EPA understands there could be occupational safety protections in place at some workplace locations. However, not assuming use of PPE in its baseline exposure scenarios reflects EPA’s recognition that certain subpopulations of workers exist that may be highly exposed because:

As EPA moves forward with a risk management rulemaking for methylene chloride, the agency will strive for consistency with existing OSHA requirements or best industry practices when those measures would address the identified unreasonable risk. EPA will propose occupational safety measures in the risk management process that would meet TSCA’s statutory requirement to eliminate unreasonable risk of injury to health and the environment.

Next Steps for Methylene Chloride

EPA is now moving forward on risk management to address the unreasonable risk presented by methylene chloride. Note that in taking this action, EPA has not conducted a new scientific analysis on this chemical and the risk evaluation continues to characterize risks associated with individual conditions of use in the risk evaluation of methylene chloride in order to inform risk management.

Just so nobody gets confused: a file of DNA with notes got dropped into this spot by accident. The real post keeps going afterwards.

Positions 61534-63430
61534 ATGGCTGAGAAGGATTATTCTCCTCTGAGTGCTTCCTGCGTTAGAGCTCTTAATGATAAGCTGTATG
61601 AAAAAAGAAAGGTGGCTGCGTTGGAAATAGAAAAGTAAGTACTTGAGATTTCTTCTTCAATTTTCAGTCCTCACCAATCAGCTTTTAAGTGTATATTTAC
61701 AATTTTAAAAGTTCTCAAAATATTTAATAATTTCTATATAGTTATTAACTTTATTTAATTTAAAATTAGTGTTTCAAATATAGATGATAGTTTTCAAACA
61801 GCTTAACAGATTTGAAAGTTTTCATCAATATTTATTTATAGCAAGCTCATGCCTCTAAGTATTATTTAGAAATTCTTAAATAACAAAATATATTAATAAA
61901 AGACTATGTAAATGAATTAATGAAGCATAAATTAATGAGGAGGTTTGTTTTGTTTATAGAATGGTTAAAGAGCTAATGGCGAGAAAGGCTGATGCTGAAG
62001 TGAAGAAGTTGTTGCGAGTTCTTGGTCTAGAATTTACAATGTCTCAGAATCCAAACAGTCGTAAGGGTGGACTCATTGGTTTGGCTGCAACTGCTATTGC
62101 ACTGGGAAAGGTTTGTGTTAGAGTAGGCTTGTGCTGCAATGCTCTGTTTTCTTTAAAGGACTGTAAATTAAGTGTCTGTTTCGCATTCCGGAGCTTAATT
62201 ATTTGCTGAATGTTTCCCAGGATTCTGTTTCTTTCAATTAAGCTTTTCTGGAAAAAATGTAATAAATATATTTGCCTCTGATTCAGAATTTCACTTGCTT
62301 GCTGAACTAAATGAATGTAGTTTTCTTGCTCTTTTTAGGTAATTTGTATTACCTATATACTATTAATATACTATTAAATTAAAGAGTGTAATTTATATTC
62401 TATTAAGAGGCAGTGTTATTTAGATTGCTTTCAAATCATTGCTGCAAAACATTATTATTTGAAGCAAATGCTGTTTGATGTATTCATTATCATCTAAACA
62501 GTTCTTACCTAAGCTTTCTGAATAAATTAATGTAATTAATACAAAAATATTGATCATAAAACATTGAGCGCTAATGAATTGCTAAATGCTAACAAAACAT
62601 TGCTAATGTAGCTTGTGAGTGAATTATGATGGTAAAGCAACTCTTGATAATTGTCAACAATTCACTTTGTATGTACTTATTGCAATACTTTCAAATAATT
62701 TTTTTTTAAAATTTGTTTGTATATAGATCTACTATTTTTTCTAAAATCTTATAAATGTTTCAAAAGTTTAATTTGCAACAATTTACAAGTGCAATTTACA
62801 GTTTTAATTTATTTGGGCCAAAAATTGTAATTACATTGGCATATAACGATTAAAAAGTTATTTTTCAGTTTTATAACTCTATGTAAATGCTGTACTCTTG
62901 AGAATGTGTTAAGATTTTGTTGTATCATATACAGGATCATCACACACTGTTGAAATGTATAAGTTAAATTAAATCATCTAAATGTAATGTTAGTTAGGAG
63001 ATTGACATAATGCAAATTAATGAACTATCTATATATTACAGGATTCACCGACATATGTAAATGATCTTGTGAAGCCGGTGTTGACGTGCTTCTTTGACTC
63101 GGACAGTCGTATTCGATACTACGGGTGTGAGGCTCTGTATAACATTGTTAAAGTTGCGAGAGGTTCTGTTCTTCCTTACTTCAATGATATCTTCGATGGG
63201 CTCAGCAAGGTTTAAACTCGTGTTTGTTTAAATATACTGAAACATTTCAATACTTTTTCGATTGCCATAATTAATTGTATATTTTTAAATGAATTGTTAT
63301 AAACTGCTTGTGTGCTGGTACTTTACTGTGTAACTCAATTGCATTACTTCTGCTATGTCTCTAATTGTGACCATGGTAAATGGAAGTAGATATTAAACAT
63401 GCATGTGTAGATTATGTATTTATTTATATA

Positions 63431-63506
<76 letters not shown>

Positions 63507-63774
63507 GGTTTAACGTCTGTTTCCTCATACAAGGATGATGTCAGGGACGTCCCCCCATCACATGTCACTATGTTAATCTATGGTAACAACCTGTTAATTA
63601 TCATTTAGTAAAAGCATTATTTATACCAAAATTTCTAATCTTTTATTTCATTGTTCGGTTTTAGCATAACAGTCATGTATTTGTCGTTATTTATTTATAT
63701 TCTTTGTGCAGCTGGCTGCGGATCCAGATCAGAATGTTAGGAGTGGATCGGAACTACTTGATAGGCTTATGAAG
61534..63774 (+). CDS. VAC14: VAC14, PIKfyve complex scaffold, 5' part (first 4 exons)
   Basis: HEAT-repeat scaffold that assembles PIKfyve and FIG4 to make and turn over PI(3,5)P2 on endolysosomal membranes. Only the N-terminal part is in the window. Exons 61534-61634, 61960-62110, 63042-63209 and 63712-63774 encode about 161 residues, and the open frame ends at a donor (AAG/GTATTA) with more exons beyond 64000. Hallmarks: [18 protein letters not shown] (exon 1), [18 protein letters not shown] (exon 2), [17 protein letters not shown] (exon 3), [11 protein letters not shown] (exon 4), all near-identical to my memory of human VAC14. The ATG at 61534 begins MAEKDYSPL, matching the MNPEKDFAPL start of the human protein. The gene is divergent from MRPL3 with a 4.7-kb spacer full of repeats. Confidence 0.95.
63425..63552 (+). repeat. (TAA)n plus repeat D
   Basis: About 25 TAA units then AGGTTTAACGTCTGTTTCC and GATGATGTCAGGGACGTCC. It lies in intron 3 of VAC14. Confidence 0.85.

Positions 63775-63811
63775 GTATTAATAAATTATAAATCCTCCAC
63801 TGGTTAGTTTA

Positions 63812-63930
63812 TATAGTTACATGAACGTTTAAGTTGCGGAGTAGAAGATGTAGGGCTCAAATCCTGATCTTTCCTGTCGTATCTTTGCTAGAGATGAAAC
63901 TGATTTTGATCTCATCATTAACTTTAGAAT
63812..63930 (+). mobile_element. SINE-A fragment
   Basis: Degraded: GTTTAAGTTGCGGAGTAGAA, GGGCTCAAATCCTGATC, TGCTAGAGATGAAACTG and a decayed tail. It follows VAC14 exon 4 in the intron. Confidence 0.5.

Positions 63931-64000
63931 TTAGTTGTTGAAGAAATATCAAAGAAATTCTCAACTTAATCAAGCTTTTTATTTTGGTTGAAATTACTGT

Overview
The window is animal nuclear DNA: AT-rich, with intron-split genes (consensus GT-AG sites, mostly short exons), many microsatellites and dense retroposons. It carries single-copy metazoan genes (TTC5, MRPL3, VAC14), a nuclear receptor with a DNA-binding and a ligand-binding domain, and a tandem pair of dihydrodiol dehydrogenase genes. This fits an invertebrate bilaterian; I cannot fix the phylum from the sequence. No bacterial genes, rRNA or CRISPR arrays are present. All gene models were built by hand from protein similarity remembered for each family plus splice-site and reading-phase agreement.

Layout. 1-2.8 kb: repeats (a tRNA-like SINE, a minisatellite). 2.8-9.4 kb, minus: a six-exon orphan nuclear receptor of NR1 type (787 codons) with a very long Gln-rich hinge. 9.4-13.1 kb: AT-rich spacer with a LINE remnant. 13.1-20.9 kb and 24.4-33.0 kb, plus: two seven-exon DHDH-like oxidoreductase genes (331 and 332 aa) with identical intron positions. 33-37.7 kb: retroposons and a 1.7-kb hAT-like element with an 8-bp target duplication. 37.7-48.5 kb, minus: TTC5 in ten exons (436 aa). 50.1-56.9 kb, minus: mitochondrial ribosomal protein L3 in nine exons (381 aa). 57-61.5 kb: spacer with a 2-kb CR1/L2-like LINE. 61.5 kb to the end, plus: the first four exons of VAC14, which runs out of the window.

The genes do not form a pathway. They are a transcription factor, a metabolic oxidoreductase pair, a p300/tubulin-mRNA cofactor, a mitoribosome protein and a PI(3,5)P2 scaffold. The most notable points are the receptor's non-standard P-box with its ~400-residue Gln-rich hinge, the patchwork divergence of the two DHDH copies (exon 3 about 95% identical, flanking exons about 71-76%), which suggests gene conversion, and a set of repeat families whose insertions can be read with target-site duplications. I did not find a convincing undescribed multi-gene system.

In June 2021, EPA announced a path forward for the first 10 chemicals to undergo risk evaluation under TSCA to ensure the public is protected from unreasonable risks from these chemicals in a way that is supported by science and the law. The revised risk determination for methylene chloride was developed in accordance with these policy changes, as well as the Biden-Harris Administration’s Executive Orders and other directives, including those on environmental justice, scientific integrity, and regulatory review. EPA’s revisions ensure that the methylene chloride risk determination better aligns with the objectives of protecting health and the environment under the amended TSCA.

Separately, EPA is conducting a screening-level approach to assess potential risks from the air and water pathways for several of the first 10 chemicals, including methylene chloride. The goal of the screening approach is to evaluate the surface water, drinking water, and ambient air pathways for methylene chloride that were excluded from the 2020 risk evaluation, and to identify if there are risks that were unaccounted for in that risk evaluation. EPA expects to describe its findings regarding the chemical-specific application of this screening-level approach in its proposed risk management rule for methylene chloride.

Additionally, EPA expects to focus its risk management action on the conditions of use that drive the unreasonable risk. However, EPA is not limited to regulating the specific activities found to drive unreasonable risk, and may select from among a wide range of risk management requirements. As a general example, EPA may regulate upstream activities (e.g., processing, distribution in commerce) to address downstream activities (e.g., consumer uses) driving unreasonable risk, even if the upstream activities do not drive the unreasonable risk.